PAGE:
This chapter provides basic general embryology information needed to explain the development of the head, particularly the structures in and around the mouth. It supplies a background for understanding (1) the origins of the tissues associated with facial and dental development and (2) the cause of many congenital defects manifest in these tissues.
The human somatic (body) cell contains 46 chromosomes, 46 being the diploid number for the cell. Two of these are sex chromosomes; the remaining are autosomes. Each chromosome is paired so that every cell has 22 homologous sets of paired autosomes, with one sex chromosome derived from the mother and one from the father. The sex chromosomes, designated X and Y, are paired as XX in the female and XY in the male.
Fertilization is the fusion of male and female germ cells (the spermatozoa and ova, collectively called gametes) to form a zygote, which commences the formation of a new individual. Germ cells are required to have half as many chromosomes (the haploid number), so that on fertilization the original complement of 46 chromosomes will be reestablished in the new somatic cell. The process that produces germ cells with half the number of chromosomes of the somatic cell is called meiosis. Mitosis describes the division of somatic cells.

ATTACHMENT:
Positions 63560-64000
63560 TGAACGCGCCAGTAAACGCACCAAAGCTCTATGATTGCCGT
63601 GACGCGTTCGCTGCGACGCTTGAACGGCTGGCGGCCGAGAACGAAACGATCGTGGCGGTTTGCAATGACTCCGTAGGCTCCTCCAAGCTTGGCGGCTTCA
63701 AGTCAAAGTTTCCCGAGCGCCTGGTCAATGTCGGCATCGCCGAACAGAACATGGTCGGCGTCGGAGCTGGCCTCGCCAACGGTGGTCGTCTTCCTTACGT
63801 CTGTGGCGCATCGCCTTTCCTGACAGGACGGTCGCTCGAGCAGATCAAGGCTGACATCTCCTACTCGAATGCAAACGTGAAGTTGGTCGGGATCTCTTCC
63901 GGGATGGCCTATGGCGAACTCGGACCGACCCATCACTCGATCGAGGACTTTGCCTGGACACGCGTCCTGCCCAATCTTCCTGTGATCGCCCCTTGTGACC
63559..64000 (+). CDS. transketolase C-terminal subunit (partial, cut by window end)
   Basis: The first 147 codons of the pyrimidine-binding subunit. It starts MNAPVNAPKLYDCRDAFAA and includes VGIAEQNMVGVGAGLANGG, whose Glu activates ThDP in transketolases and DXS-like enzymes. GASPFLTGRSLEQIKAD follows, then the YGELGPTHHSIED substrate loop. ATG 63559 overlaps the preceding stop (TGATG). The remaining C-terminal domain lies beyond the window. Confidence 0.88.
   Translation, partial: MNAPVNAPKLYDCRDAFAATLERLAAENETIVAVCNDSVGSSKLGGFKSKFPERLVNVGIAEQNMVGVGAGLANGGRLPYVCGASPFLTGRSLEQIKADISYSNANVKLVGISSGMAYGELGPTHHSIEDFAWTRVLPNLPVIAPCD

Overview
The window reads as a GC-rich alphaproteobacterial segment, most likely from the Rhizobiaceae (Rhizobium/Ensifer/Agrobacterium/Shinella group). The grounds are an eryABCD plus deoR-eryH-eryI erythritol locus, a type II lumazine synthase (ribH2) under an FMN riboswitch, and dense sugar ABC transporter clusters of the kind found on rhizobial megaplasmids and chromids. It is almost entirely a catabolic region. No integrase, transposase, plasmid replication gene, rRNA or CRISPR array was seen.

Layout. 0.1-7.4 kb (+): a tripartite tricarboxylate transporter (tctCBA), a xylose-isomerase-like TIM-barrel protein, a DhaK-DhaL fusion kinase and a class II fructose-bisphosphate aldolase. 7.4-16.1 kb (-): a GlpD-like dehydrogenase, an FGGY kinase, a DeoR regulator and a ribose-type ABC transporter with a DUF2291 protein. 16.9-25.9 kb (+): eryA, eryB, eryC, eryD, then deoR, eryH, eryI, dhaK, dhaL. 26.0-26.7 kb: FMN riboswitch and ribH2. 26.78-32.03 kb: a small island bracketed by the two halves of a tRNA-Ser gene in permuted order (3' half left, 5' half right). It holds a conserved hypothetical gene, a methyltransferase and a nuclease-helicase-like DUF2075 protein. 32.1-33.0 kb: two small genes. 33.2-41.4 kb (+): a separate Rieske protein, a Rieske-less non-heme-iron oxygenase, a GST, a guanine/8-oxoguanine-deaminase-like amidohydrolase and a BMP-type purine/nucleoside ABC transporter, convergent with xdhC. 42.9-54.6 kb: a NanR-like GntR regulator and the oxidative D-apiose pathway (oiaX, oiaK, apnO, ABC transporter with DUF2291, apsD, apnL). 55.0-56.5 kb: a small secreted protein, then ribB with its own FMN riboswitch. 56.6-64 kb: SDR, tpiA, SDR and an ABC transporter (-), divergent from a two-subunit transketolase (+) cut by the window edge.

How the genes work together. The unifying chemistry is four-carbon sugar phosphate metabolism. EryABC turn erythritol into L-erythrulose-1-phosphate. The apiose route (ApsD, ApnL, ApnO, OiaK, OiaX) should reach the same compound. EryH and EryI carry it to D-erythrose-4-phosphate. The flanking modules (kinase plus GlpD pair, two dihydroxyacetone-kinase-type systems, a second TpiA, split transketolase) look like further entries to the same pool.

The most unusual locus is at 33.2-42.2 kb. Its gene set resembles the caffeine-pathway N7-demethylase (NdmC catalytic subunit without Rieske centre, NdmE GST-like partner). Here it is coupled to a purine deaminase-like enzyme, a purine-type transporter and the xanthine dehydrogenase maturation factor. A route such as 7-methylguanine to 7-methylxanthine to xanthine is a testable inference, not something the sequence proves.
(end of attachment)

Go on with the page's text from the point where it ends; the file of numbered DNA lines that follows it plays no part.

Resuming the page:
Before mitotic cell division begins, DNA is first replicated during the synthetic (S) phase of the cell cycle so that the amount of DNA is doubled to a value known as tetraploid (4 times the amount of DNA found in the germ cell). During mitosis the chromosomes containing this tetraploid amount of DNA are split and distributed equally between the two resulting cells; thus both daughter cells have a diploid DNA quantity and chromosome number, which duplicates the parent cell exactly.